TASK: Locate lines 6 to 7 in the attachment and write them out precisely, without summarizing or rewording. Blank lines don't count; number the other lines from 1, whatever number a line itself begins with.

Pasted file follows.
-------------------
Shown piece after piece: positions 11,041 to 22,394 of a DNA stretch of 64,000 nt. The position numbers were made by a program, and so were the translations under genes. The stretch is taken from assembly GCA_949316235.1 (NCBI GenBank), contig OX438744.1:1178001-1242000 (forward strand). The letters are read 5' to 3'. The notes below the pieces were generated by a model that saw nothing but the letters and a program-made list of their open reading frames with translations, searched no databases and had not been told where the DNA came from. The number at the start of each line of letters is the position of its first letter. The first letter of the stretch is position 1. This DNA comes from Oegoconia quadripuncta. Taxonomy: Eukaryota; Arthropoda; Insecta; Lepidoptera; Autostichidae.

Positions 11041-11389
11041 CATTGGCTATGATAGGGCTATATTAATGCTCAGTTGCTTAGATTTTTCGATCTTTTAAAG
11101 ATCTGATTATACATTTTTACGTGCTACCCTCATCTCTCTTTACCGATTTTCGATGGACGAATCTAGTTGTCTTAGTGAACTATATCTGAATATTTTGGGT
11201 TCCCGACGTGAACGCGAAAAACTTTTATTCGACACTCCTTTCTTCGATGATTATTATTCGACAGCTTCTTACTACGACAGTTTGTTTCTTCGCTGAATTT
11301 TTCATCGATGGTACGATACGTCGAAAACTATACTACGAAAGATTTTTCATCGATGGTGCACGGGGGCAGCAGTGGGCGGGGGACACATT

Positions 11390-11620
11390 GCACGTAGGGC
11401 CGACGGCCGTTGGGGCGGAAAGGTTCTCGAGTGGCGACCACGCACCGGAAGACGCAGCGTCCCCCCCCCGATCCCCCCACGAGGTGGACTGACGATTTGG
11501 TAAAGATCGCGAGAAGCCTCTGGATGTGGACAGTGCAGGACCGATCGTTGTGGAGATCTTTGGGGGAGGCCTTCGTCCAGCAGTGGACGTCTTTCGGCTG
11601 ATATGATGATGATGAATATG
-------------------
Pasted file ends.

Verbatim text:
11301 TTCATCGATGGTACGATACGTCGAAAACTATACTACGAAAGATTTTTCATCGATGGTGCACGGGGGCAGCAGTGGGCGGGGGACACATT

Positions 11390-11620